Back Home Again in Indiana
The problem with popping out your first child is you know nothing. The problem with popping out your second child is you know too much.
I distinctly remember thinking while Boogs was on the inside (and shortly after he was on the outside) that I couldn’t even imagine having to yell at him for anything ever. He was just this tiny little baby; what kind of trouble could he possibly get into? Was choosing a middle name even necessary? But now that we’re 6 years in, I can imagine all the ways I’d have to yell at him and choosing a middle name was not only necessary, we probably should have doubled down and given him four. This means that while we’re trying to decide what to name Lucy, I’m not only thinking if the first, middle, and last name sound okay together or if the initials make bad words, I’m also thinking about how yellable they are. Are they names that will make her cut the crap or do they sound so non-threatening that she’ll just roll her eyes and continue on with her poor choices?
The other thing I know way too much about this time is the childbirth process. How once that epidural wears off, it’s game over. I won’t be able to walk right for months, and this time we have stairs. I have grave concerns about the stairs. Especially in the middle of the night when I’m trying to hurry to get to the kitchen to get a bottle and then back upstairs to stop the crying before Boogser is wide awake and I have two of them to deal with. And somewhere in there a diaper change needs to happen. Do I change her diaper before I get the bottle and then just take her downstairs with me? But if I’m just-popped-out-a-baby shuffling down the stairs, how terrible of an idea is carrying her down the stairs with me? Do we put a mini fridge in her room? Do we finally make Jesse’s dream come true and get one of those stair wheelchairs? What are the options?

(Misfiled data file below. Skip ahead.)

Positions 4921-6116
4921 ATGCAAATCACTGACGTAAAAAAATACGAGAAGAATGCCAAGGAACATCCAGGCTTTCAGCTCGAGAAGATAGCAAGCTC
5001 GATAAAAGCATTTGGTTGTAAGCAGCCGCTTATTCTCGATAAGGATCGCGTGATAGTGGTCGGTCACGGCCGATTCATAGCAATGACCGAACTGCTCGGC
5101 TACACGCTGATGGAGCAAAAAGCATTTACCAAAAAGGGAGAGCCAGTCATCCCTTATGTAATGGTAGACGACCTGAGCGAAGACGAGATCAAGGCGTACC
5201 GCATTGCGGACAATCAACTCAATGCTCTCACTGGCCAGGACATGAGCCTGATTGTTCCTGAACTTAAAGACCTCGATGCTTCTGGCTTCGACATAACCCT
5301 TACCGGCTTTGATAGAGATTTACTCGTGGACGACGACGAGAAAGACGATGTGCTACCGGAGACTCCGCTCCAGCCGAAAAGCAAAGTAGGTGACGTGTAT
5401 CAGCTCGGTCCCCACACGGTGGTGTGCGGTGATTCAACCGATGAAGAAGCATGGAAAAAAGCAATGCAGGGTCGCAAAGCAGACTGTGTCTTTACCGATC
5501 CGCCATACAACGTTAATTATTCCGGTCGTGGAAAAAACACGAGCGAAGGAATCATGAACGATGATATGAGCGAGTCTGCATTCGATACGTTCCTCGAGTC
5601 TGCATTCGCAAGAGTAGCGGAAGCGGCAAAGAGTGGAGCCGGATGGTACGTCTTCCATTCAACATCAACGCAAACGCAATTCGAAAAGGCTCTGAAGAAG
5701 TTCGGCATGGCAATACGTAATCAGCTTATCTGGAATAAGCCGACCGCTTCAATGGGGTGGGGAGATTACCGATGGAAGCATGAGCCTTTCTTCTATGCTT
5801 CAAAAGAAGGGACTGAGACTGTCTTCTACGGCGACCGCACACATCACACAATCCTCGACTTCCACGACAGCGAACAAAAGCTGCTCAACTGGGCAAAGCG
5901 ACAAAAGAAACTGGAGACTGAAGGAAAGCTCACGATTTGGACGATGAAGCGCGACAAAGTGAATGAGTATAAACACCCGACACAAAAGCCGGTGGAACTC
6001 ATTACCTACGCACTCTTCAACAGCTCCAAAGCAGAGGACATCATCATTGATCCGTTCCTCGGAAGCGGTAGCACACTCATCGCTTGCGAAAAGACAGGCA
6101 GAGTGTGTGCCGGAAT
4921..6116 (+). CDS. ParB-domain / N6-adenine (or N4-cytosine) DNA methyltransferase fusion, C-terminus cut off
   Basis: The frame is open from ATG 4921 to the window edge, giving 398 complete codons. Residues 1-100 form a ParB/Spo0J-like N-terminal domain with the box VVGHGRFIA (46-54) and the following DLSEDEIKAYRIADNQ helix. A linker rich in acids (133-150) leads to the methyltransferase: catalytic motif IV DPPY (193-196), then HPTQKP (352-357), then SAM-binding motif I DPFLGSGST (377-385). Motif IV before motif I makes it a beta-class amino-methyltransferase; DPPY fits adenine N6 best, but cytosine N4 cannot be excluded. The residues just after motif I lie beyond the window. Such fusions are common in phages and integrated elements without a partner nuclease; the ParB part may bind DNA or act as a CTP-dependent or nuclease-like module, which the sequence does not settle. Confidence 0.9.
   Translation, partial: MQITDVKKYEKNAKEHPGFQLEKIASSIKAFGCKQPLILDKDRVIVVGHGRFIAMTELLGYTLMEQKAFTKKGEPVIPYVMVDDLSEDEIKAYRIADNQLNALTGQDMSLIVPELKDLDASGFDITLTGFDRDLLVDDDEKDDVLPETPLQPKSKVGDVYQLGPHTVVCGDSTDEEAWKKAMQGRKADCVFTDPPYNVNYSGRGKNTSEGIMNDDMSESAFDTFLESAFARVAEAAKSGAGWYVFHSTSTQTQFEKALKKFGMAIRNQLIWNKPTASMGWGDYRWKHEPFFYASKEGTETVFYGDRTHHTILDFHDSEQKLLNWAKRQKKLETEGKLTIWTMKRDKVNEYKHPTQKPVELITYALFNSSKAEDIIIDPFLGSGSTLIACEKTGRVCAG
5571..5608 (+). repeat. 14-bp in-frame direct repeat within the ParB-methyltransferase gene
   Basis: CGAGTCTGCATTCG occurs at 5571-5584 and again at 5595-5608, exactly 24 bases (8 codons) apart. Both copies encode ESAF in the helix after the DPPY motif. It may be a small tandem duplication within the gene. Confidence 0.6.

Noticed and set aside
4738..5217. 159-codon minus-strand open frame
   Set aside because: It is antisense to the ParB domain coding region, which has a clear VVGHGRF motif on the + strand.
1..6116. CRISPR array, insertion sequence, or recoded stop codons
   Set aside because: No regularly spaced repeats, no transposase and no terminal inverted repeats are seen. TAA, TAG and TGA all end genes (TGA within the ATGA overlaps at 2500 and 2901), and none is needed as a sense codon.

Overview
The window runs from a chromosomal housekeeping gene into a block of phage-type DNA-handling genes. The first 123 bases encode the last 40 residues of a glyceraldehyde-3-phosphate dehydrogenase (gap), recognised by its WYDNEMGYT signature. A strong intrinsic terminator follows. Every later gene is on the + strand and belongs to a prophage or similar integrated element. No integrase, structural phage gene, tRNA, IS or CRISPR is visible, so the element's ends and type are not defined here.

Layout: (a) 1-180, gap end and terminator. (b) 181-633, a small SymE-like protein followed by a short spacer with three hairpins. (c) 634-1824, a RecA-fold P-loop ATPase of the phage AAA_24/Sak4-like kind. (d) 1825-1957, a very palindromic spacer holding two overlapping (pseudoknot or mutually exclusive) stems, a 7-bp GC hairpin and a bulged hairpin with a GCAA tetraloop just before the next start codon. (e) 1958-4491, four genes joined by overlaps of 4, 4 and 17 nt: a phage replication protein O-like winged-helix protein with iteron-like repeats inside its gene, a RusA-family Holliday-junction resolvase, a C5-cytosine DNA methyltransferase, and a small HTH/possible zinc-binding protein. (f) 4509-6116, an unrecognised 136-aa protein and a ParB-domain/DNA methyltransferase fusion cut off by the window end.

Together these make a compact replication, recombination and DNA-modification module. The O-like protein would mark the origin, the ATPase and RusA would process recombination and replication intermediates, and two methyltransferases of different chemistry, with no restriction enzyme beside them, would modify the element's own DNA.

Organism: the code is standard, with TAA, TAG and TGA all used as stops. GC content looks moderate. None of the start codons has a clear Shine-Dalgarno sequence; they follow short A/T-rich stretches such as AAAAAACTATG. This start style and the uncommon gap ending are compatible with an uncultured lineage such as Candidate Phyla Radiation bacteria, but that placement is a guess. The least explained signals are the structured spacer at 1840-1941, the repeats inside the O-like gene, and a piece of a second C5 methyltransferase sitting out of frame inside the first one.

Also on the list of things I can’t unknow this time around: the level of exhaustion. If there’s one thing people love to tell you when you’re knocked up, it’s “sleep now because you won’t once the baby’s here” like stockpiling sleep is a thing you can do. Yet despite these endless warnings, you’re 1000% unprepared for just how exhausting a newborn is. At one point with Boogser, Jesse was so tired he saw a giant Boogs head on my body. The man straight up hallucinated from lack of sleep. So serious question: if I sell an organ or two, will that be enough to fund a night nurse? And if so, for how long? Because I have a lot of organs and I’m not convinced I really need them all.
And then, of course, there’s the bodily fluids. Spit up, pee, poop. . .it’s all about to come in hot and none of my clothes are ready for it. Of course, they’re not ready for Boogser’s Cheetos hands either but they’re surviving. Thanks, Tide*!
*This post is not sponsored by Tide but does remain open to it.